Although New Mexico is third-best in the nation in the percentage of eligible residents being vaccinated against COVID-19, the main
problem, said state Department of Health Secretary-designate Dr. Tracie Collins, is the supply and demand mismatch.
That’s occurring nationwide, with many mass-vaccination sites closed in recent weeks because of the lack of vaccine available.
New Mexico, Collins said, is expecting more than 72,500 doses this week, which amounts to an increase of about 4,700 over last week. The state is administering an average of nearly 11,000 doses each day, she added.
Per her data available for her Feb. 17 webinar, 99 percent (about 450,300) of the approximately 454,000 doses received by the state had been administered.
The number of doses expected in coming weeks could be higher, Collins said, as she didn’t know how many doses of the newest vaccine, the single-dose version from Johnson & Johnson, the state would receive. She did say she anticipates that J&J vaccine, which doesn’t need to be stored in sub-zero temperatures like the other two, will primarily be sent to rural and hard-to-get-to areas.
Nationwide, according to The New York Times, experts say an appropriate goal is 3 million shots per day — probably by April. At that pace, half of adults would receive their first shot by April and all adults who wanted a shot could receive one by June, saving thousands of lives and allowing normal life to return by midsummer, according to the Times.
The key fact is that the delivery of vaccine doses is on the verge of accelerating rapidly.
Department of Human Services Secretary Dr. David Scrase was optimistic last week that when the latest red-yellow-green data comes out Wednesday, more counties will enter the “Yellow” tier.
But, Scrase cautioned, “As we re-open, we expect viral transmission to increase,” and, “Our goal is actually to prevent counties from snapping back, green to yellow, yellow to red.”
To help mitigate that, he advised people — noting a new U.S. Centers for Disease Control and Prevention guideline — to “double-mask,” preferably donning cloth masks over the paper, surgical masks worn.
COVID trending down
As the COVID positive-test cases, hospitalizations and deaths continue to decrease in the state, there were “numbers” to take note of from the state Department of Health’s update Feb. 16.
Although there were 308 positive test cases in the state, the two Rio Rancho ZIP codes were among the top-three in the state with the most cases: 87144, north of Northern Boulevard led the way with 16 such cases; 87124, south of Northern, was third with 11 cases.
On Feb. 17, 87144 rated fifth and 87124 was 10th, with nine and seven cases, respectively.
After an average daily count of 650 hospitalizations in the month of January, February daily hospitalizations have dropped from a high of 492 on Feb. 2 to fewer than 300 Feb. 14-18.
A growing body of science indicates that schools and day cares aren’t the hotbeds of viral transmission that we feared they were last spring, according to The New York Times. CDC director Rochelle Walensky has even said reopening can happen before teachers get vaccinated, with scores of experts polled by the Times agreeing.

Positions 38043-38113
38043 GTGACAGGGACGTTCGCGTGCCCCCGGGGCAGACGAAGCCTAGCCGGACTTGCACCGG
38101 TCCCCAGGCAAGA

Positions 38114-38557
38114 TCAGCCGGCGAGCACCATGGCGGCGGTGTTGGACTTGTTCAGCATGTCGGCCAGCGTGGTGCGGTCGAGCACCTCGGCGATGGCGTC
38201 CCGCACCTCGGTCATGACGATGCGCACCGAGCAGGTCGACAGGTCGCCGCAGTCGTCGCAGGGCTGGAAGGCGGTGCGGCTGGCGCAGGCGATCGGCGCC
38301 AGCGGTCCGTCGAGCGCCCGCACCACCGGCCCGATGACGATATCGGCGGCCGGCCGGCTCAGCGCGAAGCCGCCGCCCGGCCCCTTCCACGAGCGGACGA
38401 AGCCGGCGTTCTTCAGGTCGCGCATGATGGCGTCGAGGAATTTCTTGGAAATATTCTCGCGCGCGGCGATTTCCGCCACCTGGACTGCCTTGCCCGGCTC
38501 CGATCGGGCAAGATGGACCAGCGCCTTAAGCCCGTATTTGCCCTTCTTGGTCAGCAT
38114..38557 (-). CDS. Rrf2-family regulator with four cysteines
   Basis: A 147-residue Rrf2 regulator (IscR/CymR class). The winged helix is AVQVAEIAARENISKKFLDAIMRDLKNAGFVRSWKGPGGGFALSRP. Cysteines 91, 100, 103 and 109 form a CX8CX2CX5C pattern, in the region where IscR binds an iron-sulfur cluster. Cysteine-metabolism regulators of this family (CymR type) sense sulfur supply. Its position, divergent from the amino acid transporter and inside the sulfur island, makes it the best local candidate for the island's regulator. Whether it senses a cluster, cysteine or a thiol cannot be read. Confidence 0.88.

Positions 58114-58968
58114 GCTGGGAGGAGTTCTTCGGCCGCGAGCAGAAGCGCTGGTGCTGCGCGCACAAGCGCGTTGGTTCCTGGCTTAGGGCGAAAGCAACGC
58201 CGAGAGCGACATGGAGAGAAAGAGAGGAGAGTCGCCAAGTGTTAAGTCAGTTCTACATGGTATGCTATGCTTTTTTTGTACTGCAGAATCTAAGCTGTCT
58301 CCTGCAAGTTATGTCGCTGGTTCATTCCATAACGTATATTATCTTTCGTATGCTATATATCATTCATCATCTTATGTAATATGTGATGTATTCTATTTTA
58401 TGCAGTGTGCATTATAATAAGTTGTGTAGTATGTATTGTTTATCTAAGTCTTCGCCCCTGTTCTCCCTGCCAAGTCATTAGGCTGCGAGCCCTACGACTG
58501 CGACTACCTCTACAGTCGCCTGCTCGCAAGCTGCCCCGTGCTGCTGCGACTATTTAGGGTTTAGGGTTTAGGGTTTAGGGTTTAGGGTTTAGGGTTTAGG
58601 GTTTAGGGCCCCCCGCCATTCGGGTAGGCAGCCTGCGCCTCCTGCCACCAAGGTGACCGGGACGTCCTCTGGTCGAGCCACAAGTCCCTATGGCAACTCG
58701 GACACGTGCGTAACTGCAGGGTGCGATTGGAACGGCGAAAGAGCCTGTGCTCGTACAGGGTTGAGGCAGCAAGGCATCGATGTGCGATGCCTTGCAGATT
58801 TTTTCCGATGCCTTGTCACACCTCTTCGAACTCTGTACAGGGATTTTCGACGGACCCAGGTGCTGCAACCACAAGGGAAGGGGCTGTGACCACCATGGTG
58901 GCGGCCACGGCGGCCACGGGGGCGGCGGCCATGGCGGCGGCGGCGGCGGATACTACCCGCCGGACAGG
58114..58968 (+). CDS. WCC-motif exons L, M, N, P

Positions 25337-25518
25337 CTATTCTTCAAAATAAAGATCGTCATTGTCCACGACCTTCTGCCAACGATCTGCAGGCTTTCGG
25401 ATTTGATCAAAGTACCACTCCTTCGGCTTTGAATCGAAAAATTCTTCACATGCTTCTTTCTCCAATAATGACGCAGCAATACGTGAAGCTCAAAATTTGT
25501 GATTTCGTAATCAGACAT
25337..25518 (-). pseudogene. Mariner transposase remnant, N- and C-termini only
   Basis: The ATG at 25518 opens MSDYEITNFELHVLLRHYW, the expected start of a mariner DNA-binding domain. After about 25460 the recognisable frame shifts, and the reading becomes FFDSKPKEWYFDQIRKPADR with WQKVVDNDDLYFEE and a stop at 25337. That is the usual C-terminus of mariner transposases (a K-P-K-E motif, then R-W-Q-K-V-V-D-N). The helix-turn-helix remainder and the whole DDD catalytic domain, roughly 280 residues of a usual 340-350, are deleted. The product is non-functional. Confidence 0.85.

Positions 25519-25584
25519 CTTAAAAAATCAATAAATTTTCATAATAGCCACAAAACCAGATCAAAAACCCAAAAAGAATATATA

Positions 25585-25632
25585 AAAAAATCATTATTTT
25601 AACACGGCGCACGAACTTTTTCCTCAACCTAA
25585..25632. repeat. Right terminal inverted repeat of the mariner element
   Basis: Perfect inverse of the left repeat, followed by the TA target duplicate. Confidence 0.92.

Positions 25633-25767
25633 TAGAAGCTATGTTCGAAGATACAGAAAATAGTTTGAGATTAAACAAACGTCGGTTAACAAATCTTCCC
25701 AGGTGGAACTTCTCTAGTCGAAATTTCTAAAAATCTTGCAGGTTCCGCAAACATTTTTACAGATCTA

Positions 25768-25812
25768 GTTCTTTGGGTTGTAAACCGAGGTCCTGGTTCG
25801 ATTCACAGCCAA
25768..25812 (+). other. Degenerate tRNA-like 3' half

On Feb. 12, the CDC released new guidelines for reopening, which recommend in-person elementary instruction at any level of community COVID-19 circulation, and in-person middle and high school at all but the highest levels.
What to expect when vaccinated
Dr. Seun Falade, an associate professor of infectious diseases at John Hopkins University, said during a late-January webinar presented by the National Alliance on Mental Illness, that for the Pfizer and Moderna two-shot vaccines — three weeks and two weeks apart, respectively — “When I got my vaccine, it was in my upper arm.
“And I’m going to confess that my arm did hurt. And we know from the clinical trial that over 50 percent of people that get the vaccine will have some discomfort in their arm.
“Some people will have a mild fever, and some people will have chills. But these symptoms go away completely within 48 hours. It’s also important to note that it takes approximately two weeks after the second shot to get the maximum protective effect from the vaccine.”
Here comes another vaccine
According to The New York Times, the World Health Organization on Feb. 15 authorized the use of the AstraZeneca-Oxford vaccine, which should clear the way for the cheap and easy-to-store shots to be distributed in lower- and middle-income countries around the world.
A small clinical trial in South Africa recently failed to show that the vaccine could keep people from getting mild or moderate cases of COVID-19 caused by a coronavirus variant spreading there, yet protected all participants against severe disease and death in other trials, according to the Times. It may yet prevent severe disease and death caused by the variant originally detected in South Africa.